Photo credit: Vitalis Kimutai | Nation Media Group

She was employed as a house help for five months before her uncle took her in at a garage in Bomet town and trained her to become a motorcycle mechanic.

She first learnt how to fix simple parts of a motorcycle before graduating to sophisticated ones and in slightly over six months, she had mastered the craft.

“My journey with automobiles started when I was a child. I used to tinker with a vehicle belonging to my relative in Merigi village a short distance from our parents’ home. I always wanted to fix cars,” Ms Chelangat tells nation.Africa.

The single mother of one, was frowned at when she started off as a mechanic. Men showed open bias against her, and she had to work extra hard to win their confidence.

“With time, riders and motorcycle owners realised that I have equal if not better skills than my male counterparts. We now compete on an even playground, and I have a number of loyal clients in my database,” says Ms Chelangat, a firstborn in a family of eight.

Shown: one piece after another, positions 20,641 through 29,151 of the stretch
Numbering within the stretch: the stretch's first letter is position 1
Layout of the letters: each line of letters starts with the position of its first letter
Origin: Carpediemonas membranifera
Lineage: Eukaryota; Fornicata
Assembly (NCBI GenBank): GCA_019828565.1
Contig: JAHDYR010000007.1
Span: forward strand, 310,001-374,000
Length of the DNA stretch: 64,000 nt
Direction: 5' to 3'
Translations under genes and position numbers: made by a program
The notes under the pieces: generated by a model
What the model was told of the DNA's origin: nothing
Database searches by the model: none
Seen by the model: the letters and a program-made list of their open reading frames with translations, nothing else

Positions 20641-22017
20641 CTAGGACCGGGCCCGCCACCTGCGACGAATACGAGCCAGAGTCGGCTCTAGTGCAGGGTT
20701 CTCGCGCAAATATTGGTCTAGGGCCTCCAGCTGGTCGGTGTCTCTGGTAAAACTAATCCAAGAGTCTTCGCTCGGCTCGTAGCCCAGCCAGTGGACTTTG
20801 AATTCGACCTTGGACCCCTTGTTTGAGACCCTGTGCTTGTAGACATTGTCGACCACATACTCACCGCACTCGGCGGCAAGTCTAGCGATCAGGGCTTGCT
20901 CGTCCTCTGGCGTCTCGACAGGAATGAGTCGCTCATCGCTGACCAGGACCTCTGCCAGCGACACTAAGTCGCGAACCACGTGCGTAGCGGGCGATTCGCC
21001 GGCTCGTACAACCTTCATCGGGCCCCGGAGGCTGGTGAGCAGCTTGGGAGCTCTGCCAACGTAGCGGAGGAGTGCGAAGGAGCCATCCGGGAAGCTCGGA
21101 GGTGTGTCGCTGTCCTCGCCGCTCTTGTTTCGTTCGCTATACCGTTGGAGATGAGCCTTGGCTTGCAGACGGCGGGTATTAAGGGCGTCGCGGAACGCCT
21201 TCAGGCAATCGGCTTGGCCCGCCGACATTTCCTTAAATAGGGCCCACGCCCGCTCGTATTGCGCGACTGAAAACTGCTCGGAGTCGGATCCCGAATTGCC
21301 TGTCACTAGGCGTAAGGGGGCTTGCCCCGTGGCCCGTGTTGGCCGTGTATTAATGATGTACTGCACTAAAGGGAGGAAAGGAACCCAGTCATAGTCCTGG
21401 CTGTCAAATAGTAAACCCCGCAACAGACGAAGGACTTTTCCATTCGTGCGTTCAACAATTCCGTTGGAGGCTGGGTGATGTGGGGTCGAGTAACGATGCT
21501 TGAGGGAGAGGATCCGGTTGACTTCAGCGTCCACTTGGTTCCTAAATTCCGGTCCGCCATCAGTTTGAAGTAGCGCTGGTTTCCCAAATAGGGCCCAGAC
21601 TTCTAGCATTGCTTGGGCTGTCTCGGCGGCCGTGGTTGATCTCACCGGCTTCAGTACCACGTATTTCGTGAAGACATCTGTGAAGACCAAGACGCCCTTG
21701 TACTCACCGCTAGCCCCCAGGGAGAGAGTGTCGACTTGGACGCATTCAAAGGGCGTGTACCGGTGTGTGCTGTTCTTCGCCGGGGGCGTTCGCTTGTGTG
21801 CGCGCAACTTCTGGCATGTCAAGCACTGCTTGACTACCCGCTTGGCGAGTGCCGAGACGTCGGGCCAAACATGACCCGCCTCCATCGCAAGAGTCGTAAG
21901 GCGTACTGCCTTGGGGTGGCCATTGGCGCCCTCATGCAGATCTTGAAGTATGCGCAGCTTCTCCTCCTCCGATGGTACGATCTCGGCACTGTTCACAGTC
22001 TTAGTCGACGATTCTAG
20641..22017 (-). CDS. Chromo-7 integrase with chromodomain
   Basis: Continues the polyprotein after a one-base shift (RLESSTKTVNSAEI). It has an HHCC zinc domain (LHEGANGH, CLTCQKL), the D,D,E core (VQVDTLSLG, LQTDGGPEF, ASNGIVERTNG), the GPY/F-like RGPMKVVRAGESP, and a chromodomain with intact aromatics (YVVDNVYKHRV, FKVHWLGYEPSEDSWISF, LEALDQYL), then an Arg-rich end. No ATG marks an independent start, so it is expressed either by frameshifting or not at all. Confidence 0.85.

Over time, she saved money and used it to pay for fees at Sen Sei Institute of Technology in Nakuru where she trained as a plant operating in what cost Sh100,000.

She had hoped to quickly get a better paying job as a plant operator, but the dream did not come true, forcing her to revert to her mechanic duties.

“I look forward to raising enough funds to open a motorcycle spare parts outlet and make it a one stop shop,” says Ms Chelangat as she goes about her work.

Ms Cherotich, on the other hand, trained as a mechanic at a college in Bomet town, graduating in 2012.

Armed with her skills, the mother of two got a job as a mechanic but only worked for a year before taking a long leave after she fell pregnant and had to take care of her child.

No harassment

In 2019, she switched from cars to motorcycle repairs in Bomet town, opening a makeshift garage outside a spare parts shop where, over time, she built a client base.